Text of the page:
Title: Boiling Point
Director: Philip Barantini
Writers: Philip Barantini, James Cummings
Stars: Stephen Graham, Vinette Robinson, Alice Feetham, Jason Flemyng
Right, I’m the first to admit it: I’m not a very good cook. If pressed I can make a fairly decent pizza from the ground up. But that is really the limit of my abilities. And even after that, I’m usually covered in flour, fairy-stressed, and being reprimanded by my wife for spilling pizza topping everywhere.
I do however realize that many carry within them a deep passion for the preparation of food and only get fired up by the stress and excitement of a busy kitchen. And I’ve watched enough Gordon Ramsey to know that it can easily go sideways for even the most professional of chefs.
Stress then is also the main ingredient in Philip Barantini’s feature-length version of his 2019 short Boiling Point. This feature version premiered at the 2021 Karlovy Vary International Film Festival and has recently premiered in the UK. Here we are treated to a huge helping of stress with a side order of angst, conflict, and drug abuse, all set during a single night in a high-end London restaurant.
We’re introduced to head chef Andy (played by the always excellent and often sinister Stephen Graham) while he’s on his way to work, smelling of alcohol and regret. Andy is the kind of guy who buries his angst and trauma deep inside while letting the work take over. And through the night, with preparation for opening and the steady stream of guests pouring in, we follow the action, the conflicts, and the frustration in one single shot.
Yes, you read that right. In the 90 or so minutes runtime, the story is told through this single shot. We have of course seen this before, maybe most recently, or at least most famously in Sam Mendes’ war epic 1917. But where that film and others shot this way often makes it feel like a gimmick, Boiling Point draws you in. I quickly forgot about the fact that the whole film was done in a single shot (with no “cheating” like in 1917). In a way, I felt that I had become the newbie on the kitchen staff, and I had to follow the more experienced cooks and waiters around, all while dodging insults and the occasional flying cutlery.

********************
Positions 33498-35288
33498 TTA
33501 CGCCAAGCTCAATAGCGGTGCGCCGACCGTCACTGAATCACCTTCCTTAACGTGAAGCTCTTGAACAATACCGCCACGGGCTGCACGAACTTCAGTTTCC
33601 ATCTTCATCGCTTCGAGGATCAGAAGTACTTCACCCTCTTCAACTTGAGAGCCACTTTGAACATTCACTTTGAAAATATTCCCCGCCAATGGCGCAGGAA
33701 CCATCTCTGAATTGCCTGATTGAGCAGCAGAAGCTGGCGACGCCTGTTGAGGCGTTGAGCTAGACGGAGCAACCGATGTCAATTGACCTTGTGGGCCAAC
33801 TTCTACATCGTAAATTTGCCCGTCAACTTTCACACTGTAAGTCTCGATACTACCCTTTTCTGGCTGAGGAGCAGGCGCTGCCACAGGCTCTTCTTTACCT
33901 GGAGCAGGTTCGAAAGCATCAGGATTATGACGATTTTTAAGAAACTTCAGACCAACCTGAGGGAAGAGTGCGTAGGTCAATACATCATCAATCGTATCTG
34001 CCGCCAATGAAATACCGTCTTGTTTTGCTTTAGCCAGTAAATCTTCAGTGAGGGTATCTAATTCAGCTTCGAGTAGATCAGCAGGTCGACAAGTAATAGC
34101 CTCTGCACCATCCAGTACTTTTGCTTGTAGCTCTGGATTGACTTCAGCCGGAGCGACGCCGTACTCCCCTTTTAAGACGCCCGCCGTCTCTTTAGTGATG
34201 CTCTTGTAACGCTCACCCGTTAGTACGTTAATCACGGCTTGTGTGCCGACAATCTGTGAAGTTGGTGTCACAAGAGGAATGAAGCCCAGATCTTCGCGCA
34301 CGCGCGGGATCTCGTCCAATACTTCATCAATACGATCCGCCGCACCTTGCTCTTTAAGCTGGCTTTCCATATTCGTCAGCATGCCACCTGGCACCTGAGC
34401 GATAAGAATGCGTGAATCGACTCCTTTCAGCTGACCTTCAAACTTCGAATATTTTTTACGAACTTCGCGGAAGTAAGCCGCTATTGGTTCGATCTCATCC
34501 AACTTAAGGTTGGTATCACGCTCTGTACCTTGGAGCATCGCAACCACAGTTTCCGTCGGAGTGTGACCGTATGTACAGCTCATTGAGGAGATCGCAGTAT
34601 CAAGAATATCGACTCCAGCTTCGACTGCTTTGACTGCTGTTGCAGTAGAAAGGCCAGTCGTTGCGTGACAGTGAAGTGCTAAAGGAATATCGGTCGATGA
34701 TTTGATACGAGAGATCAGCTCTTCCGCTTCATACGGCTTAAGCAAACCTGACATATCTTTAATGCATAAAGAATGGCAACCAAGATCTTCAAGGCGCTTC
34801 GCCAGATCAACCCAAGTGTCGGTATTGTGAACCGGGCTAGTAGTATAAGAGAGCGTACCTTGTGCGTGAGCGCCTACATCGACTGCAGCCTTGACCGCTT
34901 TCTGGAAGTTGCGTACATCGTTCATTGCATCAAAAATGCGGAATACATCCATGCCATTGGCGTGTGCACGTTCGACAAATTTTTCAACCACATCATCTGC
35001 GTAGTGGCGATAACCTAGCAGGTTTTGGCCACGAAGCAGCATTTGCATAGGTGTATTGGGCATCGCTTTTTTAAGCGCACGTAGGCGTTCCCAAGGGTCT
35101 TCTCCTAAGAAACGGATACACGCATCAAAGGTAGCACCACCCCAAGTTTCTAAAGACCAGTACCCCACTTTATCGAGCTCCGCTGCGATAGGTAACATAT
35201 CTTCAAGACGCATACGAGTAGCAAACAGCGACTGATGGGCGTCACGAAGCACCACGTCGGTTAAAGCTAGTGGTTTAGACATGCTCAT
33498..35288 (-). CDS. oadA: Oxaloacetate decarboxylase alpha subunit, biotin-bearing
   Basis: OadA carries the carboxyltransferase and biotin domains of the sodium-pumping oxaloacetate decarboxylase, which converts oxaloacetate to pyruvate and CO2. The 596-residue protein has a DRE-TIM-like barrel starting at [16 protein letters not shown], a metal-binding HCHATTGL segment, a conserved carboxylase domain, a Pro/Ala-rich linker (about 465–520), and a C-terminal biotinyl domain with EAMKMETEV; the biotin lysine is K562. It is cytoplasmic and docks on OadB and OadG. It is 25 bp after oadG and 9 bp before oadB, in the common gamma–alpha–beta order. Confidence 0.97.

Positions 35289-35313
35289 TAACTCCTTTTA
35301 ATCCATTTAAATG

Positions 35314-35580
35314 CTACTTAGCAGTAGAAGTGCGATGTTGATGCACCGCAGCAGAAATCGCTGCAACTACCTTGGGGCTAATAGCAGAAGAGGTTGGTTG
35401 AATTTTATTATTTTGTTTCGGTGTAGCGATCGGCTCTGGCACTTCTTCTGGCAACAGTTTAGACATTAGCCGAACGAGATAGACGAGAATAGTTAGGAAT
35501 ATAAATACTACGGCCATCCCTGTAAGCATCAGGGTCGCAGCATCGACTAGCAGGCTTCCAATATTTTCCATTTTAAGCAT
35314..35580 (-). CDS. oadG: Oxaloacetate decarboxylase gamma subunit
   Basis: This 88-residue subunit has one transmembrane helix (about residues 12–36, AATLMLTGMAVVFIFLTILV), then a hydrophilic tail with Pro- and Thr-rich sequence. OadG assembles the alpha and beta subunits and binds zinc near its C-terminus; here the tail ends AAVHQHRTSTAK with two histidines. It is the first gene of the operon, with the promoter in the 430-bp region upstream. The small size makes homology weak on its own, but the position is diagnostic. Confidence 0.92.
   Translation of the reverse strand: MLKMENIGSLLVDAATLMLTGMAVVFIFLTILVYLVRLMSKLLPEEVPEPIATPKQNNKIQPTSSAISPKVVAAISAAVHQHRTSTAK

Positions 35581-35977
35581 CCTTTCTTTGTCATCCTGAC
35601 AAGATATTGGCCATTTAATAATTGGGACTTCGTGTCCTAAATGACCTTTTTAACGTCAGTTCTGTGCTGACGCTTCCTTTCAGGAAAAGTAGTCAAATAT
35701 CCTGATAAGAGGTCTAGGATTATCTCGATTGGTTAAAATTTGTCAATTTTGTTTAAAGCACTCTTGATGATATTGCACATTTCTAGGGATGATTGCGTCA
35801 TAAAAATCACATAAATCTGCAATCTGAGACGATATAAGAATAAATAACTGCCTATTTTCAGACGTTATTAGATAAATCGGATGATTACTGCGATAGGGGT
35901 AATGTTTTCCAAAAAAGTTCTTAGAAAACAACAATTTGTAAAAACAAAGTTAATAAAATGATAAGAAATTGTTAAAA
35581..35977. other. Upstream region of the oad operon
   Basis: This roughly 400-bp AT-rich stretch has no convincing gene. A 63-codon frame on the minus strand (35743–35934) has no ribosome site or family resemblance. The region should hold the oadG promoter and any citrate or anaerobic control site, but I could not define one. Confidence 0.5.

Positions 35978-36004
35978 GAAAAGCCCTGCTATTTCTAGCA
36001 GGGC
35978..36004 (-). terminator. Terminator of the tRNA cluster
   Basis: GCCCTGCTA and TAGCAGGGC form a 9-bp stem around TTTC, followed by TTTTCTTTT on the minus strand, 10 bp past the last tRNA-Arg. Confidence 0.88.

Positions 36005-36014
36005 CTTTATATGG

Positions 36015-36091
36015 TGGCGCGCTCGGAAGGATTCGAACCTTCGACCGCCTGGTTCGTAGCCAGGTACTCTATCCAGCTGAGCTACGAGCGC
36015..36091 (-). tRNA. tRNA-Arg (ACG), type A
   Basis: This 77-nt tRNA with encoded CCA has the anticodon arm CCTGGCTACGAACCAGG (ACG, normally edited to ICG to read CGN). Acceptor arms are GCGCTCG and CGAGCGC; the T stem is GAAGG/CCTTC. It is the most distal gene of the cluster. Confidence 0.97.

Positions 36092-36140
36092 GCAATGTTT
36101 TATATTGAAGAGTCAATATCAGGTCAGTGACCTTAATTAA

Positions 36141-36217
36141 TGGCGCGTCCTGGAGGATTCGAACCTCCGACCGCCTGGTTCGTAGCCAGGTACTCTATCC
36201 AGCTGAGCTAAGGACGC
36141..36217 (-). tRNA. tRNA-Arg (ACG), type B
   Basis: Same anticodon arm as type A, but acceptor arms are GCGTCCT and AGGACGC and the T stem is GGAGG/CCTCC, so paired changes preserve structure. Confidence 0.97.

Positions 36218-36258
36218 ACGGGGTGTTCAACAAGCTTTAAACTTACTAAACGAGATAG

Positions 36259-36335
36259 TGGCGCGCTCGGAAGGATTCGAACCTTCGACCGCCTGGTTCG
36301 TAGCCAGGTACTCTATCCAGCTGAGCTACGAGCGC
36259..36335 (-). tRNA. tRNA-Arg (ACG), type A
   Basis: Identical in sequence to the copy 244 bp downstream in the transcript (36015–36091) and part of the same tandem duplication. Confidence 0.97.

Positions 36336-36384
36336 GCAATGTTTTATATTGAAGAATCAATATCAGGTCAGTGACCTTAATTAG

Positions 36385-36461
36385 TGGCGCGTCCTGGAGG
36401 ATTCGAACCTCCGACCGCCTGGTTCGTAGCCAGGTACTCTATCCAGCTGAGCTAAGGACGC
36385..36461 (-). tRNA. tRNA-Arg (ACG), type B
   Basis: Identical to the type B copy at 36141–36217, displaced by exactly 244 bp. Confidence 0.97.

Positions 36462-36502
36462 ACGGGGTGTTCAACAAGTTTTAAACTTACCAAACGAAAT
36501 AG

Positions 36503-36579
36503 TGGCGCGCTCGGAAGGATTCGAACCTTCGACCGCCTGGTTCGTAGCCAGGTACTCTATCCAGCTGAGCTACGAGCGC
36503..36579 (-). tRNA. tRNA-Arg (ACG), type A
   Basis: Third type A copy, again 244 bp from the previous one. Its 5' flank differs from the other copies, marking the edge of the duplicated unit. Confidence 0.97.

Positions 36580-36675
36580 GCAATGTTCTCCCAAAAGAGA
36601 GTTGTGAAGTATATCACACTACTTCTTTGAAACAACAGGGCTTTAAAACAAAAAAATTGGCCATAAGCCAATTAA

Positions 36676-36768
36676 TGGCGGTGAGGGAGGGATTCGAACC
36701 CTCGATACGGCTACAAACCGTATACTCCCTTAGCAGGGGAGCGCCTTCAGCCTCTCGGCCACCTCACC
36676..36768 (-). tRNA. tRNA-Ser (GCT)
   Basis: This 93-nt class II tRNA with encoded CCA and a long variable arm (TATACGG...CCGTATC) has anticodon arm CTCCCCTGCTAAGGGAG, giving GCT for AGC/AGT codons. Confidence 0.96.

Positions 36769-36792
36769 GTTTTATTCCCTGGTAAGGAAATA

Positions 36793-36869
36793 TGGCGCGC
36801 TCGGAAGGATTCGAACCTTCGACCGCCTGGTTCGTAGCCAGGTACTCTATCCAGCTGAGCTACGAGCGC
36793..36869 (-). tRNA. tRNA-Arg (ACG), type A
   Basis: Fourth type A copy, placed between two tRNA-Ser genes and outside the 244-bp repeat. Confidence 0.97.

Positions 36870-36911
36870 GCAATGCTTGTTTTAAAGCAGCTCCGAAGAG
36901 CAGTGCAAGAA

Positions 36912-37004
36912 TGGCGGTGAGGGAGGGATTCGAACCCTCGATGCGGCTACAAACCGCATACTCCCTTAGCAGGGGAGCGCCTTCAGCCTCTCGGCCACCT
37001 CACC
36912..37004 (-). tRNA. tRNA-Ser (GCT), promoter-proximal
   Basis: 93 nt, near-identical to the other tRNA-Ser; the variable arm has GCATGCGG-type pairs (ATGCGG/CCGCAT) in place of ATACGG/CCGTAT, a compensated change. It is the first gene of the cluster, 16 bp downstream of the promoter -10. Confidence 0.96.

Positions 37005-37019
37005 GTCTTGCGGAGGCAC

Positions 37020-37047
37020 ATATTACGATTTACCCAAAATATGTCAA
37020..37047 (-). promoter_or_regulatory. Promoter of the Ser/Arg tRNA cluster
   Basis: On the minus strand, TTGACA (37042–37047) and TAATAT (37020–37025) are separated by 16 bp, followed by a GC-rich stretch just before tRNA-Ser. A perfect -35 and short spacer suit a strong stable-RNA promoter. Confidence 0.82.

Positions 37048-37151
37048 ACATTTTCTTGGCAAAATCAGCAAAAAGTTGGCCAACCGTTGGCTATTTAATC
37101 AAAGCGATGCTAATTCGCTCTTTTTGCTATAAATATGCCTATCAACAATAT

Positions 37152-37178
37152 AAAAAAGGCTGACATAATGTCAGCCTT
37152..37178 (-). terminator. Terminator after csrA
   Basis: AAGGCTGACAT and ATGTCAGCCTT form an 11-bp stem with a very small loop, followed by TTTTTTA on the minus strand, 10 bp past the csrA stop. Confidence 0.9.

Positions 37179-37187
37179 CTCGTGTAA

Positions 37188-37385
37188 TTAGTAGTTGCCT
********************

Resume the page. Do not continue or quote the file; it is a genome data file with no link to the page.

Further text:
For like 1917, Boiling Point quickly becomes somewhat of a war zone, with infighting among the staff and the diners as “enemy combatants”. There are injuries, shell shock, and maybe even a casualty or two.
The diners themselves are an eclectic bunch. There are couples in love, influencers, a desperate rival restaurant owner (played by Jason Flemyng), and even what seemed like some malicious gangster crawled up from the deepest pits of the London underworld to get at the house’s most expensive wine.
So, it doesn’t take a lot of imagination to see how this will go. What begins with a reprimand by the food inspector devolves into an evening full of desperation. We see Andy’s life quickly unraveling, and we learn not just about him, but his kitchen staff as well.
At first glance, I was a bit skeptical about Boiling Point. With my interest in cooking and cooking shows being what it is, a 90-minute film about the drama behind the scenes of a luxury restaurant didn’t seem very appealing. But I heard about the one-shot style, and I did like 1917, so I found myself watching it. And I was wrong. What I thought would be some sort of dramatized version of a Gordon Ramsay show turned out to be a dramatic, moving, and often darkly funny film about one person’s downfall into stress, alcoholism, and drug abuse. The pacing didn’t flag, and the drama kept me invested in the characters and their stories.
Boiling Point is a treat and one that I would gladly have a second helping of.